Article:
From Texas Standard:
President Barack Obama delivered his final State of the Union Address this week – and yet still there are those in this country who would argue he was never eligible to be president. These so-called "birther" arguments are now haunting GOP Presidential hopeful Ted Cruz, who was born in Canada to an American mother and a Cuban father. Cruz says it's a non-issue, but one particularly outspoken opponent disagrees.
"It's wrong to say it is a settled matter because it's absolutely not. It's not a settled matter," said another GOP hopeful, Donald Trump at a recent New Hampshire stop. "That means a lot of people think you have to be born here."
It's pretty much a sure bet that this'll come up again at tonight's GOP debate. So what's the truth here? The Constitution says the president must be a "natural-born citizen." Last month, Texas A&M law professor Lynne Rambo explained it this way:
"I think Senator Cruz has the better hand on that because a natural-born citizen, while it can't be ascertained with certainty, as it was used at the time of the Constitution, included a person who was born on foreign soil who was an offspring of a U.S. citizen," Rambo said. "So there's two references around the time the Constitution was written that refer specifically to natural-born citizens like Senator Cruz is."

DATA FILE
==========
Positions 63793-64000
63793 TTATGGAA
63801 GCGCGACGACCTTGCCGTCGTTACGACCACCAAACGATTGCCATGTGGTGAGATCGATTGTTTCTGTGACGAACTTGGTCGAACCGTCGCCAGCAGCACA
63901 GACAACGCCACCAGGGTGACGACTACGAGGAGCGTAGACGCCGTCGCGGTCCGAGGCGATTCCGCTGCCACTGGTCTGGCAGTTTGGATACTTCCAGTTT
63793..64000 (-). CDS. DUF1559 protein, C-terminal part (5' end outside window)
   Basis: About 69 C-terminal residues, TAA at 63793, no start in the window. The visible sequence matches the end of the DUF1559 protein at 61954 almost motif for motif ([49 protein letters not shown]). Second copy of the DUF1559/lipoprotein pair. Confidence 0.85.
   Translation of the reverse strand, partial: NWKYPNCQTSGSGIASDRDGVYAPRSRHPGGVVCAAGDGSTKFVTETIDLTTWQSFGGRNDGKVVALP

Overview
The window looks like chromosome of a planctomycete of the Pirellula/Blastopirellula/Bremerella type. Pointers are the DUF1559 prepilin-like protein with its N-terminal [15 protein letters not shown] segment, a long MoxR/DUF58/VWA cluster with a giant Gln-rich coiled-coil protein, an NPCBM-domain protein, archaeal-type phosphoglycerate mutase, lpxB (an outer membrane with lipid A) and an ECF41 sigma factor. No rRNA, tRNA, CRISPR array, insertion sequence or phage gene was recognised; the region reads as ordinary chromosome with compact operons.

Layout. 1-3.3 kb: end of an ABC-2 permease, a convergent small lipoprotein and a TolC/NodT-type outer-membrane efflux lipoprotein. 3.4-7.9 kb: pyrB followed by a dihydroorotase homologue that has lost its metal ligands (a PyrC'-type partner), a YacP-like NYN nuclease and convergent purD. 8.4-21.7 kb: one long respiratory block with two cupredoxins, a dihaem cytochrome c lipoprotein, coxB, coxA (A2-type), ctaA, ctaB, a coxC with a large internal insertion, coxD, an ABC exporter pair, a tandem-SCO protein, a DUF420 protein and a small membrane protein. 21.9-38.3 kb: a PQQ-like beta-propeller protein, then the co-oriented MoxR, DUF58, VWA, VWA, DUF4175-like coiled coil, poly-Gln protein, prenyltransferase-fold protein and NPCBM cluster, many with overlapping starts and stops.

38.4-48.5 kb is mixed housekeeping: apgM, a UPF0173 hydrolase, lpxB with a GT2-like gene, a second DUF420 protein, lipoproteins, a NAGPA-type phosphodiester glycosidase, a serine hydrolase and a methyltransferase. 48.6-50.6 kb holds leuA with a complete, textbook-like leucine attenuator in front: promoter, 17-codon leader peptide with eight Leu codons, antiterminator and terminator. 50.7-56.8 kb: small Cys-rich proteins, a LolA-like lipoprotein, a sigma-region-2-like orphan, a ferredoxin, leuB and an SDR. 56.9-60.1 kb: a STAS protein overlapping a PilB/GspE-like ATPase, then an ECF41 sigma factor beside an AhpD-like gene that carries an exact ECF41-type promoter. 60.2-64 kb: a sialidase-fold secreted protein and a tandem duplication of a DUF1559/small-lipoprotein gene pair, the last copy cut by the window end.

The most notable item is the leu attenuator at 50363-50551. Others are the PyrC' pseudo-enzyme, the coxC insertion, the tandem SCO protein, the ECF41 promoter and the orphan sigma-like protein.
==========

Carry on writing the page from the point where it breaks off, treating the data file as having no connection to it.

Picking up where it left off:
"The Supreme Court directs us to interpret the Constitution when it has a common law term by looking to the common law," McManamon says. "The common law makes it very clear that a natural-born citizen is one born within the territory of the United States."
Cruz was born in Canada, so he wouldn't meet that standard, she says.
This is a contentious area among scholars, but McManamon says that's because scholars in the 20th and 21st centuries haven't done their homework.
The founding fathers based the Constitution of the United States on England's government and their common law.
"So the question is when the framers of our constitution used the phrase 'natural-born citizen,' were they talking about the common law, which meant even if your parents were English you still have to be naturalized, or were they talking about these very radical 18th century statutes," McManamon says.
The 18th century statutes said if you're born abroad you are already a natural-born subject.
So who has the final say in the matter? McManamon says the Supreme Court would be responsible for interpreting the Constitution's intent, but it depends on whether someone sues on the issues or not.